This futility contributed materially to a month that saw the Cards score 3.54 runs per game, while they hit .223 and slugged .357.  According to baseball reference, they finished worst in all of baseball in those categories last month – along with on base percentage (.286), and of course, OPS (.643).  It’s rather sobering to think that for the entire month this team was baseball’s worst in each of the batting line categories.

For the season, now, they hold the National League’s fourth lowest batting average (.241), fifth lowest on base percentage (.318), third lowest slugging percentage (.395 – they are one of only 4 teams in all of baseball whose slugging percentage is below .400), and third lowest in OPS (.713).

Against the background of all of that, one almost feels lucky that this team managed to split their 26 June games, entering July with a humble 41-41 record.

Barring any real explanation, all that is left for us to do is the same thing that manager Mike Shildt is doing.  Waiting for some of these guys to start hitting.

YairoMunoz

Munoz was a welcomed spark in an offense that otherwise hit just .209 and slugged .291 in the three games in San Diego – games in which they scored a total of 8 runs.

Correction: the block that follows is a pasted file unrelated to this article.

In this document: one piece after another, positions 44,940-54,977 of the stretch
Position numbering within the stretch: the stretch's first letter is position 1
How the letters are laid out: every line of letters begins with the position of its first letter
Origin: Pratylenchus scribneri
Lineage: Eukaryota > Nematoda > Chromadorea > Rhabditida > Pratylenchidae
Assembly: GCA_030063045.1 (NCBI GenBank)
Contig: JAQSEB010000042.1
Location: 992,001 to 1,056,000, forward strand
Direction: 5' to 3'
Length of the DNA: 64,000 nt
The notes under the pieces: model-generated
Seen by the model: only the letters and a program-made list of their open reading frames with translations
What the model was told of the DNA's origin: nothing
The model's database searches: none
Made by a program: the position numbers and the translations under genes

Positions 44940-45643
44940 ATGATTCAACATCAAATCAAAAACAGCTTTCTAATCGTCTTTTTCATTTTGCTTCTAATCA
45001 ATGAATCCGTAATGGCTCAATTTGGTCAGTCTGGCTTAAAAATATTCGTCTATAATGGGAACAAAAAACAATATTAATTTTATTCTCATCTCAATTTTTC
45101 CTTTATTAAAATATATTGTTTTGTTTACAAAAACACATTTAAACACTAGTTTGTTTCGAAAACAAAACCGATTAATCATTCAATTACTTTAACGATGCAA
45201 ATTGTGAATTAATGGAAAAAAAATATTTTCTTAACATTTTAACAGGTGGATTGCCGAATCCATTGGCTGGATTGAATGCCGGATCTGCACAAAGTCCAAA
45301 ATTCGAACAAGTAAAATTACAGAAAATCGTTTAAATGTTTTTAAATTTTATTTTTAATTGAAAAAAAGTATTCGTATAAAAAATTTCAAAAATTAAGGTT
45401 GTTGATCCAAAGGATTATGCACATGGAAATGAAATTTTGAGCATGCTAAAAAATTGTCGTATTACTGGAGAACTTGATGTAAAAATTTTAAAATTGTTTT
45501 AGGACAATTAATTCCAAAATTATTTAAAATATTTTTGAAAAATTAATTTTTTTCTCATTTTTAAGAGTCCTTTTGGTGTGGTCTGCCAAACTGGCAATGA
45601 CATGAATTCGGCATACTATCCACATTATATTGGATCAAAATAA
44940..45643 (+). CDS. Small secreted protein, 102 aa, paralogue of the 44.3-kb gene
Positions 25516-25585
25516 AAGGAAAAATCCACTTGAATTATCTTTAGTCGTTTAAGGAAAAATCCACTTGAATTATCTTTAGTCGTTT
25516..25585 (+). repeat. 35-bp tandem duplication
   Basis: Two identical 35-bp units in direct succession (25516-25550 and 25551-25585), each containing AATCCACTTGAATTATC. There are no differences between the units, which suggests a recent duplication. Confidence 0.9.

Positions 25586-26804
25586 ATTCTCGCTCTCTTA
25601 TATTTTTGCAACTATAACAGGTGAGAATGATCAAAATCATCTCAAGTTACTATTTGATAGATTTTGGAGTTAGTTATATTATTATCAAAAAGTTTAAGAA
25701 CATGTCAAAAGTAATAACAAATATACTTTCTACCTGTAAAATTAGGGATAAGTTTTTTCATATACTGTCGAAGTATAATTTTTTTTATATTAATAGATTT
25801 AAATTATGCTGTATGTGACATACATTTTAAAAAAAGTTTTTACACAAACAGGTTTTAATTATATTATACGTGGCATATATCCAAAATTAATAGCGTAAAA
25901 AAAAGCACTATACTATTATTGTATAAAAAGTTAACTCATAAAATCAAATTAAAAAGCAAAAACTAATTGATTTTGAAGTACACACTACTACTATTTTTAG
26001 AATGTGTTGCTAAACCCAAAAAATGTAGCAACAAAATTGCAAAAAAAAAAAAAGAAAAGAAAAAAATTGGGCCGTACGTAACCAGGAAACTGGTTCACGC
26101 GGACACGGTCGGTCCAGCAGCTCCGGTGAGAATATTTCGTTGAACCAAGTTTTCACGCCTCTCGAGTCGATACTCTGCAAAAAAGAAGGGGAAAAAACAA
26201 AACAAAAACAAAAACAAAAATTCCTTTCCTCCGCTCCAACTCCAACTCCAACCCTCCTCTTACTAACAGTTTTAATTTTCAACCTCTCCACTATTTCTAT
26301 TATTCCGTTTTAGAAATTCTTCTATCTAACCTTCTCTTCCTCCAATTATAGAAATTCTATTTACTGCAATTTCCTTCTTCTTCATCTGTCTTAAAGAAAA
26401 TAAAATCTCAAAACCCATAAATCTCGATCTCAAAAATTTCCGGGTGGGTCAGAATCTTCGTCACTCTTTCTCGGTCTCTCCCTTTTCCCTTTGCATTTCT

Munoz played in all three, and started one.  Yairo left San Diego with 4 hits in 7 at bats.  In those 7 at bats, he led the entire team in runs batted in for the weekend.  He drove in 3.

Munoz is now 7 for his last 14 (.500) over 8 games.  He finished June hitting .345 (10 for 29).

YadierMolina

Yadier Molina was the man who collected the other RISP hit of the weekend – joining the august company of Munoz, O’Neill and Wacha.  With a runner at second and no one out in the second inning of the Friday game, Yadi beat out an infield hit.  This moment actually set the tone for the series.

After Harrison Bader reached on a fielder’s choice to load the bases – still with no one out – Eric Lauer escaped with no damage done getting a ground-out, strikeout, ground-out.

Still, with the hit Yadi remains one of the team’s top performers in RISP situations- he is hitting .317 (20 for 63) in those opportunities.

PaulDeJong

The long list of Cardinals who are still struggling begins with St Louis’ lone All-Star.  Riding a stellar April, DeJong has been giving ground ever since.  Paul was only 2 for 11 against San Diego (both singles) and is hitting .133 (6 for 45) over his last 11 games.  Paul has only 2 extra-base hits, and 2 runs batted in over those games.  He hasn’t hit a home run in 12 games.

Paul finished June with a .218 batting average (22 for 101).

HarrisonBader

Clearly Shildt would love to stick Bader in center and let him play.  It’s hard to watch his elite defense and not crave his presence there on a daily basis.  But a devastating slump has made this mostly impossible.  An offense that looks mostly helpless on most evenings can’t afford to carry a pure defender.